American workers filed 885,000 applications for unemployment benefits last week, pointing to another unexpected jump in layoffs amid the latest wave of coronavirus lockdowns, the feds said Thursday.
Last week’s initial jobless claims brought the total reported during the COVID-19 crisis to roughly 71.4 million — a number larger than the combined populations of Morocco and Saudi Arabia.
The latest filings outpaced economists’ expectations for 820,000 claims and rose from the prior week’s revised total of 862,000 to reach their highest level since early September. The four-week moving average also ticked up for the second straight week to 812,500 — a sign that the labor market’s recovery is sputtering in the pandemic’s deadliest phase yet.
“If any doubts remained that record COVID-19 cases were pushing up unemployment claims, they were dashed with the latest week’s numbers,” said Robert Frick, corporate economist at Navy Federal Credit Union.”
Initial jobless claims have remained above the pre-pandemic record of 695,000 for 39 straight weeks despite declining considerably from the late March peak of 6.8 million.
The recent rise in filings came as the nation battled a resurgence of COVID-19 that’s regularly killing thousands of people a day even as the first vaccine for the deadly bug was rolled out this week.
The jump in infections has prompted some cities and states to impose new business restrictions aimed at stemming the virus’ spread, sparking concerns that the economy could shed jobs in December after seven straight months of growth.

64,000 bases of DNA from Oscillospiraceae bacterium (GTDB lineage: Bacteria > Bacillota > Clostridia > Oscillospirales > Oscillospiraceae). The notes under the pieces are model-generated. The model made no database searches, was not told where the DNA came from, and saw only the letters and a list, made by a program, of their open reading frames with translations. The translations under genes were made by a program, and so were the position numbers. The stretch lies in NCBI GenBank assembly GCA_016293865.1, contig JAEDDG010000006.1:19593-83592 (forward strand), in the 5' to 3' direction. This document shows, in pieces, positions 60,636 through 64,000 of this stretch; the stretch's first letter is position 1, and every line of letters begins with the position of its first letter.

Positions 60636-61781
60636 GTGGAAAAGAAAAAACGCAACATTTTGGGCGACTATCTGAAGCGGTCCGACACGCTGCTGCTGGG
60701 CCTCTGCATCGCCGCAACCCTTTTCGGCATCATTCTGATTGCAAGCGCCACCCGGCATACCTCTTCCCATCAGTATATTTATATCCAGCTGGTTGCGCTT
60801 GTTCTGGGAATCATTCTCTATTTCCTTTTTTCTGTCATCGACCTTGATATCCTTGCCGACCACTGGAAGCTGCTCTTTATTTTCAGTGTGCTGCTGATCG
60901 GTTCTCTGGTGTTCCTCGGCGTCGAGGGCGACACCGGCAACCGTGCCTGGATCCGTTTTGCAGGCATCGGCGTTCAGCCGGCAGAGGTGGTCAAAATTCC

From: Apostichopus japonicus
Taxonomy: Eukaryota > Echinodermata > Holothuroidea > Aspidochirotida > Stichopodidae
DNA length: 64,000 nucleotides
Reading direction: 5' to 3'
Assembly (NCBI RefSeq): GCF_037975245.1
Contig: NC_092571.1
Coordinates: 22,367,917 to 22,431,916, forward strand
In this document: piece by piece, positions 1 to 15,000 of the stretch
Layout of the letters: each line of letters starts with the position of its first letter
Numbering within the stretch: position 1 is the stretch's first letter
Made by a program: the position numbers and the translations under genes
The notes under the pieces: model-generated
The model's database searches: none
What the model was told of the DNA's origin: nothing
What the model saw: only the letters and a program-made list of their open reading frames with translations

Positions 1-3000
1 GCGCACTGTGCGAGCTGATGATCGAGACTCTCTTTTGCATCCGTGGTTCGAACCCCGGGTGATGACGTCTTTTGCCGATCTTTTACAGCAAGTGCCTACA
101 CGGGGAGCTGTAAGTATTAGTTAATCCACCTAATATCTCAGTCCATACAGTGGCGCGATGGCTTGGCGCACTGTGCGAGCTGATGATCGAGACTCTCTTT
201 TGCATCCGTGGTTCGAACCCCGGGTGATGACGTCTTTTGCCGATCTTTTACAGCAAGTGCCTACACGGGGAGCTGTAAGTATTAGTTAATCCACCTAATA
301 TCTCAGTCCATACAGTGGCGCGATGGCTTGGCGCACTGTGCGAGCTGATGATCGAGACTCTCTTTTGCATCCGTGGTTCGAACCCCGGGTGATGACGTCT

Workers claimed nearly 21 million weeks’ worth of unemployment benefits from state and federal programs in the week ending Nov. 28, up from about 19 million in the prior week, the latest US Department of Labor data show. That number accounts for millions of people receiving money through federal aid programs that are due to expire at the end of December unless Congress acts to extend them.
Experts have warned that the recovery will suffer even more if lawmakers don’t deliver another round of stimulus spending to shore up the pandemic-battered economy. Other signs have pointed to a recent slowdown in economic activity, such as a larger-than-expected drop in retail sales in November.
“With their words pointing to the possibility of a bi-partisan agreement on the need for economic relief, we remain hopeful that elected officials in Washington are moving closer to acknowledging the grim reality of the situation and moving to legislative action,” said Mark Hamrick, senior economic analyst at Bankrate.
“If such passage does occur, it would hardly merit high praise for members of Congress, who’ve spent the better part of the past year failing to get it done when the need was obvious all along,” he added.
Article posted on nypost.com